The euro is closing back above $1.18, the pound is holding $1.30 and the dollar index is slipping back as “dollar nervousness” returns.
As Viraj Patel, FX strategist at ING, puts it:
It will take more than one decent data point in the US to offset near-term headwinds for the dollar, even though there’s been a strong one-way bet against the greenback in recent months.
There is general dollar nervousness right now, related to uncertainty over the US political environment.
As the lift fades from Friday’s US jobs report, which seemed to support current expectations for pace of monetary policy tightening at the Federal Reserve, the dollar index is down 0.2 per cent at 93.393, sending it away from its Friday peak of 93.774, which was a five-session high.
The trade-weighted benchmark has been hit by signals of a gradual tightening path from the Fed, and concern that the White House will struggle to pass tax reform and fiscal stimulus measures. It fell almost 3 per cent in July, its fifth consecutive monthly fall and its longest sustained period of decline since 2011.
Stronger mining stocks are helping the FTSE 100, after a notable rally for Chinese iron ore contracts took prices back up to levels last seen in March.
London’s stock main index, home to a number of major metals producers, is up 0.3 per cent in opening trade, with six of the top 10 biggest rising stocks coming from the mining sector. Glencore and Anglo American are the sector leaders, both up around 1.7 per cent.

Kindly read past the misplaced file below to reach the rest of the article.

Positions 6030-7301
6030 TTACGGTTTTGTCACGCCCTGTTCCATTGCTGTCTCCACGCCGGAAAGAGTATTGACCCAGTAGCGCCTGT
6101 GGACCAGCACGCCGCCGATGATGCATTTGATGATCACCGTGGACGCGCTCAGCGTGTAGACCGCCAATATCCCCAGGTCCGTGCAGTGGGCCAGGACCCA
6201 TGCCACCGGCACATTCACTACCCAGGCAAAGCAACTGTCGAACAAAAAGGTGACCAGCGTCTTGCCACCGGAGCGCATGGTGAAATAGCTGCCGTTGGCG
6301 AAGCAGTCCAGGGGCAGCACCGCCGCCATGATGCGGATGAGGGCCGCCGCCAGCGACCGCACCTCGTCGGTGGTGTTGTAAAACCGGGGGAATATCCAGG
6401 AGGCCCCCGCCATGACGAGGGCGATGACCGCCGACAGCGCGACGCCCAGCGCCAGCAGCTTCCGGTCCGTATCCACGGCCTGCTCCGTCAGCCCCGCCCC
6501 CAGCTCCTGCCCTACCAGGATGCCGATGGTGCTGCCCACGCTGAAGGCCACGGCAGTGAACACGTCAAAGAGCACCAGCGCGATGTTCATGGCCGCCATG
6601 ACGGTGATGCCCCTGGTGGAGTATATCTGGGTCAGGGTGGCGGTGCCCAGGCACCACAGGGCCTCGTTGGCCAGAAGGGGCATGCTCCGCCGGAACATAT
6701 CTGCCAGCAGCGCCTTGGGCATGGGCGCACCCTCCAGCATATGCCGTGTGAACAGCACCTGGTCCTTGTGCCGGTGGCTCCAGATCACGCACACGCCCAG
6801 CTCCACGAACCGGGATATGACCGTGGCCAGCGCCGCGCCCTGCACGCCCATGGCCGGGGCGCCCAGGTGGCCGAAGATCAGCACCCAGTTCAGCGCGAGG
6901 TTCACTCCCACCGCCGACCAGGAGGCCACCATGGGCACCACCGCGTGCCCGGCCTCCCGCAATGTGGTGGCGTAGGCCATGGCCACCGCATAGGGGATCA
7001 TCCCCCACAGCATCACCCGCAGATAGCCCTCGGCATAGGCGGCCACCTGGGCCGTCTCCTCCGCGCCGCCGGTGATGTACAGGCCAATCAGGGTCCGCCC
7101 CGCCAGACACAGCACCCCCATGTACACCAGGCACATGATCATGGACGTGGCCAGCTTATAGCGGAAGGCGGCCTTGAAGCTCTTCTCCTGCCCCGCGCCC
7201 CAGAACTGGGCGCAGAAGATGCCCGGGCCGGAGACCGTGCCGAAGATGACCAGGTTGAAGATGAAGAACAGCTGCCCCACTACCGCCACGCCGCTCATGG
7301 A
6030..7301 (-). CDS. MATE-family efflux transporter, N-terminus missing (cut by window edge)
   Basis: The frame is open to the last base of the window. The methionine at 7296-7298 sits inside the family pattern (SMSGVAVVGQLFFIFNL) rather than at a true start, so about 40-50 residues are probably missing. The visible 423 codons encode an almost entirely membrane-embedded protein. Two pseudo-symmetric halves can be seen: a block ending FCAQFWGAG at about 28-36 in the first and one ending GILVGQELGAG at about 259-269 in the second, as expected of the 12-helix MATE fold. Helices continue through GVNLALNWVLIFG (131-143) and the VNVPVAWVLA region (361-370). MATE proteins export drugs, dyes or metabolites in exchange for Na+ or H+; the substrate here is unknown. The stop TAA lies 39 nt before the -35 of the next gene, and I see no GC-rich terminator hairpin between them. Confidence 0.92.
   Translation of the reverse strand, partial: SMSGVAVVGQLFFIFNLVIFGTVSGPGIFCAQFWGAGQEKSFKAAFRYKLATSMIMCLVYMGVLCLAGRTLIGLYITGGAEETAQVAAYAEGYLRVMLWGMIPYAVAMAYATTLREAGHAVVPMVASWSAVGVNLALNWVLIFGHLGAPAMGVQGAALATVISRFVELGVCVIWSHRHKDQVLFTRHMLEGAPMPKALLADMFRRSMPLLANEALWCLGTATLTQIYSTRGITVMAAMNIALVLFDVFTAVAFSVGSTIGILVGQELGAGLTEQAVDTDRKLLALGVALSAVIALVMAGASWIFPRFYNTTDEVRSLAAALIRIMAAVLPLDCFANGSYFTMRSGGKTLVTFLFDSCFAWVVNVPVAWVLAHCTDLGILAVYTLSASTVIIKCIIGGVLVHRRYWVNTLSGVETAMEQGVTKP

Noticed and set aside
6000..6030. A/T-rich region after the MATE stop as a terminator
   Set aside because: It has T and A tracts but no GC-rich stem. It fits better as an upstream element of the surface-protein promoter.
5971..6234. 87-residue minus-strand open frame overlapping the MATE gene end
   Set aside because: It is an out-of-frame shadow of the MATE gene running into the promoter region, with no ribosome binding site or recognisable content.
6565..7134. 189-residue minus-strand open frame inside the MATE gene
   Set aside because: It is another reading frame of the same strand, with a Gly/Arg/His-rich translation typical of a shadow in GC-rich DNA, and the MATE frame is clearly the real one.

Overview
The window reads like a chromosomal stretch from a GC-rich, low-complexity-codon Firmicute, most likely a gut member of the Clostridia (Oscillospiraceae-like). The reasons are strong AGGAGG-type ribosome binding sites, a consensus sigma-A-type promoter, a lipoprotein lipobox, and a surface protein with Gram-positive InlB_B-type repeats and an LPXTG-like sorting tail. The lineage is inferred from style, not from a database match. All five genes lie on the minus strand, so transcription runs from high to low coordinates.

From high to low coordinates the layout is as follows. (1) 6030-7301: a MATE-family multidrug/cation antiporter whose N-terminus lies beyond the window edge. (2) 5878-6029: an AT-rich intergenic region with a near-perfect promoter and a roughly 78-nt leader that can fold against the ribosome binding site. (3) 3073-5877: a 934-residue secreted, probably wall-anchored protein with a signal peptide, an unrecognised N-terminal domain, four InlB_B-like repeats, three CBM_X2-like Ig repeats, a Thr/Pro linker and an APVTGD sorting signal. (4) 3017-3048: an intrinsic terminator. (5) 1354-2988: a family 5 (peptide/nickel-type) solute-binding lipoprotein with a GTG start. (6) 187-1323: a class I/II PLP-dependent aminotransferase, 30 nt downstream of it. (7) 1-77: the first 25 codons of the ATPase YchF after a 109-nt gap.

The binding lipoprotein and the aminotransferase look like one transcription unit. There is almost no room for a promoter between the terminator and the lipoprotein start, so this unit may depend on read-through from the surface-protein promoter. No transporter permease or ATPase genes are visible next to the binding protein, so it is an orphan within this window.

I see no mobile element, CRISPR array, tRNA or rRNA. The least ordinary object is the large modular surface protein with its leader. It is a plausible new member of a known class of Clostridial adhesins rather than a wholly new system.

Australia’s ASX 200 also benefited from resurgent miners, rising 0.9 per cent and setting the pace for stock indices during Asian trading.
The Euro Stoxx 600 is up 0.2 per cent with the Xetra Dax 30 up 0.2 per cent in Frankfurt.
Tokyo’s Topix index rose 0.6 per cent on a strong performance from industrials. Shares in
Toyota Motor and Mazda Motor were up as much as 2.3 per cent and 2.4 per cent, respectively, after the carmakers announced they would jointly build a $1.6bn plant in the US and co-ordinate work on developing electric and self-driving vehicles, as part of a deeper partnership agreement.
Oil prices are edging lower at the start of the trading week after settling higher on Friday. Brent crude, the global benchmark, is down 0.4 per cent at $52.23 a barrel. West Texas Intermediate, the US marker, fell by the same amount to $49.40.